The other evening I was talking to my friend Kate in Montana. Kate and I have been friends for twenty-some years and adventures – and we’ve remained friends, with her in Montana and me in Missouri, because we laugh so well together. The other evening was no exception.
When I came down for dinner, Cliff said, “I heard you talking to Katie. I love the sound of your laugh! What were you laughing about?” I didn’t remember. I honestly didn’t remember. Some family story or some escapade story or just the tone of our voices. It didn’t matter. Kate and I have always laughed together.
The same is true with my sisters Judy, Jeanne, and Julia. And with my sons, and with Cliff. I like laughing. A lot. If laughter is the best medicine, I guess I’d rather take a couple of spoonfuls every day if given the choice. Or the opportunity.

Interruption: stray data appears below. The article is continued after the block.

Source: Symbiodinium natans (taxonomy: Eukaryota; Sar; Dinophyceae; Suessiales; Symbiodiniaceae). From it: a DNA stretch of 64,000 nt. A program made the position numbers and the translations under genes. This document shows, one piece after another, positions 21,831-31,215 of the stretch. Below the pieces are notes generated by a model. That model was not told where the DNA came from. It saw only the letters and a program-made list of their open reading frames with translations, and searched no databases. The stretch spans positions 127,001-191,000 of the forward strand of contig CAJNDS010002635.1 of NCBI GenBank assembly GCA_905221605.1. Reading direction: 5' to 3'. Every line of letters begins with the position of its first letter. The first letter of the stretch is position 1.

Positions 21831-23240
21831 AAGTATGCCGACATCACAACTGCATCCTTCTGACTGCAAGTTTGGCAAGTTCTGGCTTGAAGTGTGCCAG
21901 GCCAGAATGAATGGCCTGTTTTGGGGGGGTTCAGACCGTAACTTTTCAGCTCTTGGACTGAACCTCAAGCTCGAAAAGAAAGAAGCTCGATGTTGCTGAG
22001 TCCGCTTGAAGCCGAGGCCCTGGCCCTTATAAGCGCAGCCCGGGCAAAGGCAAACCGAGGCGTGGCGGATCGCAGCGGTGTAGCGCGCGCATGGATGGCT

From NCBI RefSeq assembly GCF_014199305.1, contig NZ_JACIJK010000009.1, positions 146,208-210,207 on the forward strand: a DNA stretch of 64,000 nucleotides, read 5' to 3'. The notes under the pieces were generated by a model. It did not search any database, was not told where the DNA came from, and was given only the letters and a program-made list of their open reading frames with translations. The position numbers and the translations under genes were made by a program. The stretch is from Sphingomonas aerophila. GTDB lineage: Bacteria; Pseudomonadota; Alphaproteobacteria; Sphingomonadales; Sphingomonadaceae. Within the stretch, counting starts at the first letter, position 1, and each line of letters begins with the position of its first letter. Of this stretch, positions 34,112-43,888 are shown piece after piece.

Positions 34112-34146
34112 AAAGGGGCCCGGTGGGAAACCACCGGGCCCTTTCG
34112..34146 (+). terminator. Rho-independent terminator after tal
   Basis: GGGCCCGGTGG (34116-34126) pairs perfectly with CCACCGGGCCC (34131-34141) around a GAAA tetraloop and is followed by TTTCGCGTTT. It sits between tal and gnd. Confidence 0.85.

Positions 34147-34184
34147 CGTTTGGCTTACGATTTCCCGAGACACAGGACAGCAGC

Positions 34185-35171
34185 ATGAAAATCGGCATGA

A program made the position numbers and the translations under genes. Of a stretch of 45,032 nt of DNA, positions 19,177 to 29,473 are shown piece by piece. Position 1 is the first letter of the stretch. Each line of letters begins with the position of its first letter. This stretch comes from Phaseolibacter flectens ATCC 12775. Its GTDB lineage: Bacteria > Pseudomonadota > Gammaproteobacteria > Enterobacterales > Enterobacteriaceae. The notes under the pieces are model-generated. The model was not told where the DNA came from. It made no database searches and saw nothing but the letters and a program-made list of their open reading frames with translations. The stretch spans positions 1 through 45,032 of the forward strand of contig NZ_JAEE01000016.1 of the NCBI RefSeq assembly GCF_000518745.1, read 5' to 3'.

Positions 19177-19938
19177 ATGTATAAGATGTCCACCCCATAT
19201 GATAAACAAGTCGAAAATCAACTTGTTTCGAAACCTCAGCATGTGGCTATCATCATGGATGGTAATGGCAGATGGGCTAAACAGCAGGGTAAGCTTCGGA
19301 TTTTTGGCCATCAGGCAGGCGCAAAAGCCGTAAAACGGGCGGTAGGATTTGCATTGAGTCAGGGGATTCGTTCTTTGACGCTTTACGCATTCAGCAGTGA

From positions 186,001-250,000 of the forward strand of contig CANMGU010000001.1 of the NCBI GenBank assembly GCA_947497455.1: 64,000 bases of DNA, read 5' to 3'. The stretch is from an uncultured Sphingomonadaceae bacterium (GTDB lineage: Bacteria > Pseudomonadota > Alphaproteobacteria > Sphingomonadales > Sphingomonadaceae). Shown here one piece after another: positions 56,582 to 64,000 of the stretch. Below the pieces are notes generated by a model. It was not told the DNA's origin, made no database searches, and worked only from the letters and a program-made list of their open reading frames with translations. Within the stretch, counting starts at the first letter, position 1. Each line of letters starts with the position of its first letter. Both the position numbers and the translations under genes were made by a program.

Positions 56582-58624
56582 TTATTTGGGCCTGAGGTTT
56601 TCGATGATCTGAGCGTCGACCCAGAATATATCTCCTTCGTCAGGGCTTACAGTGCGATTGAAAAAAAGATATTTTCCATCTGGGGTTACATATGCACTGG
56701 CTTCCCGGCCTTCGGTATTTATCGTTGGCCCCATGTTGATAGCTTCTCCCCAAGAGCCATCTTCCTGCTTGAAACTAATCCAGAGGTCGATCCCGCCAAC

I know there’s the saying cleanliness is next to godliness, but wouldn’t it be better said if we substituted laughter? Think how our world, our economy, our interpersonal relationships could benefit from that kind of medicine!
Laughter is free. Cleanliness, on the other hand takes water, and the world, as we know, is short on water.